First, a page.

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Welcome to first-year students at the University of Cologne (2019): Around 260,000 people in Germany use KfW's student loan

Photo: Christoph Hardt / Future Image / IMAGO

The interest rates on a student loan from the state-owned development bank KfW are to fall significantly - at least that's what the CDU/CSU parliamentary group in the Bundestag is calling for in a motion to the federal government. Specifically, the Union requires that the interest rates on existing student loans be reduced to the value at the time of conclusion of the contract and fixed for the entire term. In addition, emergency mechanisms must be created to prevent personal insolvencies.

Shortly before, KfW had reported that it had generated an above-average profit for the first nine months of 2023. At 1.2 billion euros, consolidated net income was above the average of the past five years of around 1.1 billion euros and above the result of the same period of the previous year of 993 million euros, the bank announced.

In response to a written question from CSU MP Katrin Staffler, Federal Education Minister Bettina Stark-Watzinger (FDP) said that the federal government was "exchanging views with KfW on current developments."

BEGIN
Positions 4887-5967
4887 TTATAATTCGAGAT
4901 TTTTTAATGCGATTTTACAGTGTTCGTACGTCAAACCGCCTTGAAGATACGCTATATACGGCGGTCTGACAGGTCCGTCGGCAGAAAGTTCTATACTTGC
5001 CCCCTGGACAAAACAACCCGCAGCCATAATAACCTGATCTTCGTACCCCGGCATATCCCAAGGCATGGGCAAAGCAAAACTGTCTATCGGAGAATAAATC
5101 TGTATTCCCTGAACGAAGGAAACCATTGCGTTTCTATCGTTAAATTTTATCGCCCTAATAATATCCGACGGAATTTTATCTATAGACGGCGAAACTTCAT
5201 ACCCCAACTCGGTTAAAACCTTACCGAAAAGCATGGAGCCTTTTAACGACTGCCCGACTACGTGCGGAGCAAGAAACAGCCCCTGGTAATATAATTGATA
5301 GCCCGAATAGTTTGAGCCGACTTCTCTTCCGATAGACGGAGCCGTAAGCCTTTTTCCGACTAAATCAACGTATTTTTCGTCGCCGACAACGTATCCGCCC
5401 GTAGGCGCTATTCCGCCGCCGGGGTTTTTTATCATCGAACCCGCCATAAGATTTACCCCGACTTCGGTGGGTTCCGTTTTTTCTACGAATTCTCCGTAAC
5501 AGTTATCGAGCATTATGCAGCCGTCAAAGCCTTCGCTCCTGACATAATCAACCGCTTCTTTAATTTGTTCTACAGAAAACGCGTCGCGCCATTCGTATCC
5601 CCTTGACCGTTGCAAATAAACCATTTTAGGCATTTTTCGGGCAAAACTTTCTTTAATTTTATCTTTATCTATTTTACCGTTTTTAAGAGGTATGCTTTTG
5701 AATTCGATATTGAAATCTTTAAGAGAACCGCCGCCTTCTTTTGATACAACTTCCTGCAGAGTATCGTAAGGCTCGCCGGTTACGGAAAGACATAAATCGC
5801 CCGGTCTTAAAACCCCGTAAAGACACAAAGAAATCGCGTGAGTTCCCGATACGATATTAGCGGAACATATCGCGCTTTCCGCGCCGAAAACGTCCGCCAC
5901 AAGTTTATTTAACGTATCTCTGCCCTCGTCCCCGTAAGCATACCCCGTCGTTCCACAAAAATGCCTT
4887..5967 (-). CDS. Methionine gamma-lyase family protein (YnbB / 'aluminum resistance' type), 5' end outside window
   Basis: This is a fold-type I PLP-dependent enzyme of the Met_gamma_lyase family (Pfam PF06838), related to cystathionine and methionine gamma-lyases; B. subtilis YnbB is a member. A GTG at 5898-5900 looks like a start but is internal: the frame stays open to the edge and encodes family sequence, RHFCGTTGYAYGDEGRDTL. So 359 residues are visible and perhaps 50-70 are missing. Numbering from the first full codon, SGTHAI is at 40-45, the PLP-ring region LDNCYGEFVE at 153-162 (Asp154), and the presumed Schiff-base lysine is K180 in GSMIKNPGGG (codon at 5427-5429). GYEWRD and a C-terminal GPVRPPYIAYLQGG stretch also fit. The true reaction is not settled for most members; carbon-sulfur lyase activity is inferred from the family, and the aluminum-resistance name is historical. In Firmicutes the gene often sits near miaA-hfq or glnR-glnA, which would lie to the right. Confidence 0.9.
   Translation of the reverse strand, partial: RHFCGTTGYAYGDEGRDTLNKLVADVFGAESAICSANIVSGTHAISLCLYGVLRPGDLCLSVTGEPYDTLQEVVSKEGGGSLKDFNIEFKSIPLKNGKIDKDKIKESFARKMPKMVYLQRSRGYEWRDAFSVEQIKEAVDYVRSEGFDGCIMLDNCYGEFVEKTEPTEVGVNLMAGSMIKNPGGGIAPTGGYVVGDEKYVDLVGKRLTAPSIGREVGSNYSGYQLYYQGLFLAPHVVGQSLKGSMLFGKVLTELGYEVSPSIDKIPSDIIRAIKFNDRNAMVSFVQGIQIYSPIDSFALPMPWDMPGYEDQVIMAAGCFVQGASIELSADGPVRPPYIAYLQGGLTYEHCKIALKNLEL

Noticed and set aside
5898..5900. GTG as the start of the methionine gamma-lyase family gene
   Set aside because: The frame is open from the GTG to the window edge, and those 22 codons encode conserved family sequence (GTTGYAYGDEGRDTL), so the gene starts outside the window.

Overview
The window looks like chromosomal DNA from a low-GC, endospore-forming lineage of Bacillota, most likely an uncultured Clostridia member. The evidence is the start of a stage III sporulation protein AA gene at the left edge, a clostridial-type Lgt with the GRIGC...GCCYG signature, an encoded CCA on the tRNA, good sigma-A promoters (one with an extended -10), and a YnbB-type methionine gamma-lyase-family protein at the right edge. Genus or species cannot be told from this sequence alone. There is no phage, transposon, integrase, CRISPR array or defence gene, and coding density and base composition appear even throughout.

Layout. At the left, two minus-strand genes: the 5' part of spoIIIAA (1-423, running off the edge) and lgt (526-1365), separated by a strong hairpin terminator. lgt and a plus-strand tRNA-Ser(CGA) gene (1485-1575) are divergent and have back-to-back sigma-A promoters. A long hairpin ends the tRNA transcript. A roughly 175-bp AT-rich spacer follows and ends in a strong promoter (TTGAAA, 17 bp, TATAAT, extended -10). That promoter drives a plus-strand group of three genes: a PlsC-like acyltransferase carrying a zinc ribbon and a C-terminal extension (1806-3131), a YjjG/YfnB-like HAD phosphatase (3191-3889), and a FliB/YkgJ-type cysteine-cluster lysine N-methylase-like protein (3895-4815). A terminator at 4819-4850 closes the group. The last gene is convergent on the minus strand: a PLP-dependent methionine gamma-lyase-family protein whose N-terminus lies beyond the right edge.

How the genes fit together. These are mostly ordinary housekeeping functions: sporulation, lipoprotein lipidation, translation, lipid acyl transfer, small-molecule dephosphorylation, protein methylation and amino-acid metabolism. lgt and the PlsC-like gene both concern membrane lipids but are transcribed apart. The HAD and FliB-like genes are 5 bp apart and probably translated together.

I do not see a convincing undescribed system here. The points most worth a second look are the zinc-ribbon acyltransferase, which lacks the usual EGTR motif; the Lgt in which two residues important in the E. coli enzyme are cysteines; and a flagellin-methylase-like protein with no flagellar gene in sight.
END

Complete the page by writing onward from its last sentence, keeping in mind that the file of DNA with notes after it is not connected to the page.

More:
APR of 9.01 percent

KfW's student loans have recently risen sharply. KfW had increased the APR from 1.7 to 82.9 per cent as of 01 October. Two years earlier, the APR was 3.76 percent. This development is particularly students with existing contracts and variable interest rates. Those students who took out a KfW student loan during the low-interest phase could now face existential financial hardship due to enormous interest rate increases, according to the Union application. During the corona pandemic, students had to pay no interest at all at times.

The Left Party also demanded a reaction from the federal government: "If KfW cannot or does not want to offer the loans at a lower price, the traffic light must intervene and subsidize the loans," said Christian Görke, a member of the Bundestag.

Currently, more than 260,000 people in Germany use a student loan from KfW. According to the Federal Statistical Office, just under 2021 percent of students were considered to be at risk of poverty in 38.

"It is a scandal that KfW is reporting record profits, while many students are having to take on massive debts," says Katrin Staffler, rapporteur for higher education policy for the CDU/CSU parliamentary group. "The federal government must finally put a stop to this." If Federal Minister Stark-Watzinger does not succeed in convincing KfW or her own FDP party colleague and Federal Finance Minister of the existential plight of affected students, the Chancellor must take over, said Staffler.

KfW is 80 per cent owned by the Federal Government and 20 per cent by the federal states. This year it celebrates its 75th anniversary.